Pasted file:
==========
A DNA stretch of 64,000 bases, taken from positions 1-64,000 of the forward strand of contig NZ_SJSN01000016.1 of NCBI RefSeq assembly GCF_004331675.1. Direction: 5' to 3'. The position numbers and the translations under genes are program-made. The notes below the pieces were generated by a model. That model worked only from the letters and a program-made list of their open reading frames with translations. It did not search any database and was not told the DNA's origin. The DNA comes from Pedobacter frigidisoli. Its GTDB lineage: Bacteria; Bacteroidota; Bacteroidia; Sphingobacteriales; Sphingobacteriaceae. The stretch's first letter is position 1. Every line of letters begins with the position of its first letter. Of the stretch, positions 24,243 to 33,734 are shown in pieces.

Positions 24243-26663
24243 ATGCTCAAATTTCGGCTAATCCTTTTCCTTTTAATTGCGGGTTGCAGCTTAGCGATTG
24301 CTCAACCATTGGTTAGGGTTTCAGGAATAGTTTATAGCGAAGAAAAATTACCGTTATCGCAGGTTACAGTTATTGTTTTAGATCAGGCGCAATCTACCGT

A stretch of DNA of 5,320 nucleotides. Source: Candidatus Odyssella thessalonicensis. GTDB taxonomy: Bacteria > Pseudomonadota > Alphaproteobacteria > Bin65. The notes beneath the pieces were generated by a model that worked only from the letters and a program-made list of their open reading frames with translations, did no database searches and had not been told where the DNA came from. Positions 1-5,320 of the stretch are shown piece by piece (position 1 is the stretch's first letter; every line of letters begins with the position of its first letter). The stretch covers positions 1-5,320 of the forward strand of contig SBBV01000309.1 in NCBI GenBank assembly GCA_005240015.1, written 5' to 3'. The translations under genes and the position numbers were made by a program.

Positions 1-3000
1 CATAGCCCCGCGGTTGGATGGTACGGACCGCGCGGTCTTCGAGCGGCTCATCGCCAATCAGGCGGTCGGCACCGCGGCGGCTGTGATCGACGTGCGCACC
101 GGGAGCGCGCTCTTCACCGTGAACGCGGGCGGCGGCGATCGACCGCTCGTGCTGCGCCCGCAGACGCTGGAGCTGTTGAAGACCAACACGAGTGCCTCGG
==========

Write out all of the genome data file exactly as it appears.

A DNA stretch of 64,000 bases, taken from positions 1-64,000 of the forward strand of contig NZ_SJSN01000016.1 of NCBI RefSeq assembly GCF_004331675.1. Direction: 5' to 3'. The position numbers and the translations under genes are program-made. The notes below the pieces were generated by a model. That model worked only from the letters and a program-made list of their open reading frames with translations. It did not search any database and was not told the DNA's origin. The DNA comes from Pedobacter frigidisoli. Its GTDB lineage: Bacteria; Bacteroidota; Bacteroidia; Sphingobacteriales; Sphingobacteriaceae. The stretch's first letter is position 1. Every line of letters begins with the position of its first letter. Of the stretch, positions 24,243 to 33,734 are shown in pieces.

Positions 24243-26663
24243 ATGCTCAAATTTCGGCTAATCCTTTTCCTTTTAATTGCGGGTTGCAGCTTAGCGATTG
24301 CTCAACCATTGGTTAGGGTTTCAGGAATAGTTTATAGCGAAGAAAAATTACCGTTATCGCAGGTTACAGTTATTGTTTTAGATCAGGCGCAATCTACCGT

A stretch of DNA of 5,320 nucleotides. Source: Candidatus Odyssella thessalonicensis. GTDB taxonomy: Bacteria > Pseudomonadota > Alphaproteobacteria > Bin65. The notes beneath the pieces were generated by a model that worked only from the letters and a program-made list of their open reading frames with translations, did no database searches and had not been told where the DNA came from. Positions 1-5,320 of the stretch are shown piece by piece (position 1 is the stretch's first letter; every line of letters begins with the position of its first letter). The stretch covers positions 1-5,320 of the forward strand of contig SBBV01000309.1 in NCBI GenBank assembly GCA_005240015.1, written 5' to 3'. The translations under genes and the position numbers were made by a program.

Positions 1-3000
1 CATAGCCCCGCGGTTGGATGGTACGGACCGCGCGGTCTTCGAGCGGCTCATCGCCAATCAGGCGGTCGGCACCGCGGCGGCTGTGATCGACGTGCGCACC
101 GGGAGCGCGCTCTTCACCGTGAACGCGGGCGGCGGCGATCGACCGCTCGTGCTGCGCCCGCAGACGCTGGAGCTGTTGAAGACCAACACGAGTGCCTCGG